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    Hip and Knee Replacements on the Rise

    More women and men are turning to artificial joints for a second lease on an active life.

    Why is the demand for knee replacements so much higher than for hips?

    We're harder on our knees, Bostrom says, while at the same time doctors have learned to take better care of hips. "A lot of the pathology we used to see in hips was due to not recognizing early hip disease in infancy," he explains. "Now that we've gotten better at screening for hip dysplasia, those indications for hip replacement have declined markedly.

    "Meanwhile," he notes, "we're beating up our knees more. There are a whole group of people who've had meniscal tears and ligament tears due to athletic activities. Even if that damage has been treated, it may still cause a problem long-term."

    Will we face a shortage of artificial joints in the future?

    Unfortunately, the demand for joint replacement surgery may soon outpace the availability. There are plenty of artificial joints -- no shortage there. But there may not be enough qualified surgeons to implant them. Fewer medical students and residents are going into orthopedic surgery, says Bostrom, and joint replacement is not that popular a subspecialty within the field. "Many people would rather go into spine and sports medicine, which are much more lucrative," he says. "There's clearly going to be a lack of qualified people doing joint replacements, there's no doubt about that."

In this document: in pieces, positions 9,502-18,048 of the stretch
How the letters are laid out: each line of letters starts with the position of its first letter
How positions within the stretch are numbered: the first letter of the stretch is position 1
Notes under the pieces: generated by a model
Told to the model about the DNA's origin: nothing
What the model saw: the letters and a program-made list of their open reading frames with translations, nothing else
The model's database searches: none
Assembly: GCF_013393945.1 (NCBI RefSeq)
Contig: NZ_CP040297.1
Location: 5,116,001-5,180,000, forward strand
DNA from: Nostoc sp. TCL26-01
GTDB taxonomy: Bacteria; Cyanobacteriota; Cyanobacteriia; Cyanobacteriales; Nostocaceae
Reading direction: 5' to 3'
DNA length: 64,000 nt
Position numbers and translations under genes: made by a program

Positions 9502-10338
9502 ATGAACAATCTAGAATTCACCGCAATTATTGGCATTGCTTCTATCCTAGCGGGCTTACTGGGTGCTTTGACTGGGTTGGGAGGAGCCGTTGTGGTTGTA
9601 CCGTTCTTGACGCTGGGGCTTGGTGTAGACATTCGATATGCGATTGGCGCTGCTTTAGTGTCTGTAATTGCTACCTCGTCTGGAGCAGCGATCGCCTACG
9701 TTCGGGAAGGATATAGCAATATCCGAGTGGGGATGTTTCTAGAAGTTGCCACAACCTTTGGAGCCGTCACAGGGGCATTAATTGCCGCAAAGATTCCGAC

A look back at the projected growth in joint replacement surgery backs him up. Another study presented at the 2006 American Academy of Orthopaedic Surgeons' meeting compared the number of anticipated surgeries with the number of surgeons expected to be available in 2010, 2020, and 2030. In two years, it found, the mean annual caseload per surgeon will be about 52 surgeries annually. By 2030, the annual caseload should triple to 167.

    But career paths often veer to meet a huge demand, and it's possible interest in orthopaedic surgery will increase as demand grows. If not? Expect to plan your joint replacement a few months -- or even a year -- in advance.

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    Reviewed on November 27, 2007

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